Kitchen Design What’s Your Kitchen Style?

14th March 2018

Modern or traditional? Why not be a bit of both!

Although there are many decisions to be ruminated over when buying a new kitchen, most people will arrive at the showroom for a chat with a designer with at least a sense of the ‘style’ of cabinetry they’d like in their new kitchen. Sometimes this will be simply because of a preference for traditional or modern cabinetry but often it can be driven by the period of the property, the space itself or a wish-list piece such as a much loved cast-iron range.

While clean-lined, handleless contemporary furniture such as our Linear Edge kitchen have been very much at the forefront of kitchen design over the past few years, that doesn’t mean that classic Shaker has taken a back seat. And while the appetite for fiddly Victorian-style cabinetry has waned a little, there’s a renewed fervour for elegant Edwardian interpretations of Shaker, outlined perfectly by the clean lines and delicate details that feature in our latest range, Arbor.

So what separates traditional or classic design from modern and contemporary and do they suit some homes better than others? And what should you consider when choosing the style of your cabinetry to ensure it is a timeless addition to your home.

Just because you’ve set your mind to a particular door, doesn’t mean you have to stick to that through thick and thin. Visiting a showroom to take a close-up look at all the different kitchens on display will help to cement ideas in your mind but be prepared for them to change if you see an unexpected feature and fall in love. Any designer worth their salt will talk you through the options it’s often then that you realise your ideas of modern or classic furniture may actually be not exactly either but somewhere in-between.

A larder unit, for instance, is often associated with more traditional designs and you might see one in a showroom that makes you waver in your desire for a sleek contemporary kitchen. Remember, though you’ve always got options, if a classic larder floats your boat, you might well decide to have a scheme that errs more on the traditional side just to have one but larders look equally as attractive in a modern space. Our Linear larder was designed specifically to answer a need for a piece of furniture that was becoming increasingly popular but until then it had very classic overtones.

This bespoke kitchen features a breakfast dresser as well as integrated appliances to achieve a streamlined and clutter-free space.

First and foremost, there’s no rule that says a modern home has to have a modern kitchen or a period home a traditional one. That said, if the rest of your house is a temple to clean, uncluttered lines then it’s unlikely your taste will be for a ‘Downton Abbey’ style kitchen. Often it’s about picking a cabinet design and then adapting it to your own personal look. Handles are a fabulous way of adding personality to a kitchen and can really change the look of a door. One of our Original kitchen door frames, with its intricate beading and carved cornices, can take on a very different appearance if dressed with simple steel bars rather than cup handles. Likewise, adding cup handles to Linear cabinetry can give it a more timeless feel. There’s no rule that says an Original or Arbor kitchen must have a large range cooker at its heart either. While it would look gorgeous in both, if you prefer handleless cabinets then there’s no reason why an Aga, Wolf or Rangemaster range can’t look stunning in clean, white Linear Edge kitchen.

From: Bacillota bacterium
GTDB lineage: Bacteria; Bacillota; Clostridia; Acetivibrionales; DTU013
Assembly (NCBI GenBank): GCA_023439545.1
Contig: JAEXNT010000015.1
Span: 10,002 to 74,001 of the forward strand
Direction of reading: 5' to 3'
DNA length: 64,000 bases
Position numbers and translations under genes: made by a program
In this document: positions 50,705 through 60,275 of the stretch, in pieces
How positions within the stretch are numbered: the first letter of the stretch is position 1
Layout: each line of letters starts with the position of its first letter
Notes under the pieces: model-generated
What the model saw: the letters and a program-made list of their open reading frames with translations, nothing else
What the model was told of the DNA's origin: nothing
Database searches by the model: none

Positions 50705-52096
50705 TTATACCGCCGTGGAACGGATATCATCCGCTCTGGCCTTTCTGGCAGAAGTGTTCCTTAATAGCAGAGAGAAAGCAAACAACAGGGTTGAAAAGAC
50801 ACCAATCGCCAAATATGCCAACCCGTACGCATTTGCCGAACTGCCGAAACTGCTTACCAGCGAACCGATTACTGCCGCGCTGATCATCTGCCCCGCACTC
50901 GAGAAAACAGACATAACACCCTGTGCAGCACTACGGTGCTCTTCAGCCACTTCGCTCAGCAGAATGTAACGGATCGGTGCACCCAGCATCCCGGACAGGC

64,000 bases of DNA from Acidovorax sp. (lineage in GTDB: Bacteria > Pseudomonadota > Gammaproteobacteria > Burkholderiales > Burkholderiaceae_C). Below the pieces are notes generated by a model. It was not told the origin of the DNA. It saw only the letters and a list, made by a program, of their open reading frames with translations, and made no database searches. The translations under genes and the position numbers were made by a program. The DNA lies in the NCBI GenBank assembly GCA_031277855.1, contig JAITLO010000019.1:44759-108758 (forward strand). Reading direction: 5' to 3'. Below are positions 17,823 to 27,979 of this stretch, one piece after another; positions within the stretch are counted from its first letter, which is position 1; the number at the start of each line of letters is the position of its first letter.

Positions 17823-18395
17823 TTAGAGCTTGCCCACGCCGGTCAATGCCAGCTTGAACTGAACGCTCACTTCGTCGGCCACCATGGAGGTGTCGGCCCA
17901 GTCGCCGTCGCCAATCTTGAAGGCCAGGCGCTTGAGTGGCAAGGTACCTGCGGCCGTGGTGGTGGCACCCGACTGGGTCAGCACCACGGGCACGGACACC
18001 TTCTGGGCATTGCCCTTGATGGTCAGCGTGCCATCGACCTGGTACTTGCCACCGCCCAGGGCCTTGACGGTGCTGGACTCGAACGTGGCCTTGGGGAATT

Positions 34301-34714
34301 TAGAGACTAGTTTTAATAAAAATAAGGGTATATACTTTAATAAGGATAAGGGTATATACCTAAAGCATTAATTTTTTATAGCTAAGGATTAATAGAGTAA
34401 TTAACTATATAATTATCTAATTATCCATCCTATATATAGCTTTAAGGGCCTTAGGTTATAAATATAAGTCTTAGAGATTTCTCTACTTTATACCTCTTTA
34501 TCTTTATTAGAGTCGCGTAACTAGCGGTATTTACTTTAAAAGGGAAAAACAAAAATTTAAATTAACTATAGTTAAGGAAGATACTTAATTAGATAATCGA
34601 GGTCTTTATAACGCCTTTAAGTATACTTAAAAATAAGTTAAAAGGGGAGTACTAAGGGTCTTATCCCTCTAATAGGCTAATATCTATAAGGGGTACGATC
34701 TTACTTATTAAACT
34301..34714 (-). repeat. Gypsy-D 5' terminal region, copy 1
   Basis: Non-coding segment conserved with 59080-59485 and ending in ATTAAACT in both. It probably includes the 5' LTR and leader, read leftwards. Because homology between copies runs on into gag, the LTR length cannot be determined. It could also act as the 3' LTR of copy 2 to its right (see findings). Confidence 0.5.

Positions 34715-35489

A sleek Linear kitchen designed with traditional cup handles.

Some of the new looks coming through for kitchens include materials and textures that might once have been considered traditional but taken in a new light, they can create a highly modern scheme. Take veined faux-marble composite worktops for instance. The look of marble fell out of fashion for some time – associated as it was with older designs. Then, as with all things, what goes around, comes around. First, it appeared in high-end furniture shows in Milan and Paris but soon filtered down to feature in home accessory ranges from high street favourites such as John Lewis and Marks & Spencer. Used aplenty in Victorian and Edwardian kitchens, marble worktops were prized for their cool-to-the-touch surface, which meant they were great for making bread and pastries on. Sadly, they were porous so required pre-installation treatment and plenty aftercare. This meant it wasn’t a great fit for modern family kitchens where spills and mess are a fact of life. Luckily, makers of hardwearing composites, such as Ceasarstone and Silestone realized there was a gap in the market for a material that looked like a natural veined marble but that was super tough and stain resistant. Now, many modern white kitchens feature elegantly veined worktops and splashbacks, giving a material that was once traditional a new life in contemporary designs. Likewise, this month at KBB, one of the biggest trade shows for the industry, copper and gold brassware was the big hit, with kitchen taps in a range of new metallic shades shining out.

The Original kitchen features a beautiful composite waterfall worktop on the bespoke island.

So whatever you think your style is, it pays to be flexible. Don’t become too pigeonholed by limiting yourself to just one style or another, as letting your imagination run just a little wild could result in a unique design you’ll love for years to come.

Do you have an idea of what kitchen cabinetry you’d like at the centre of your design? Book a complimentary design consultation with one of our expert designers here. Alternatively, have a look at our latest projects via our Instagram page.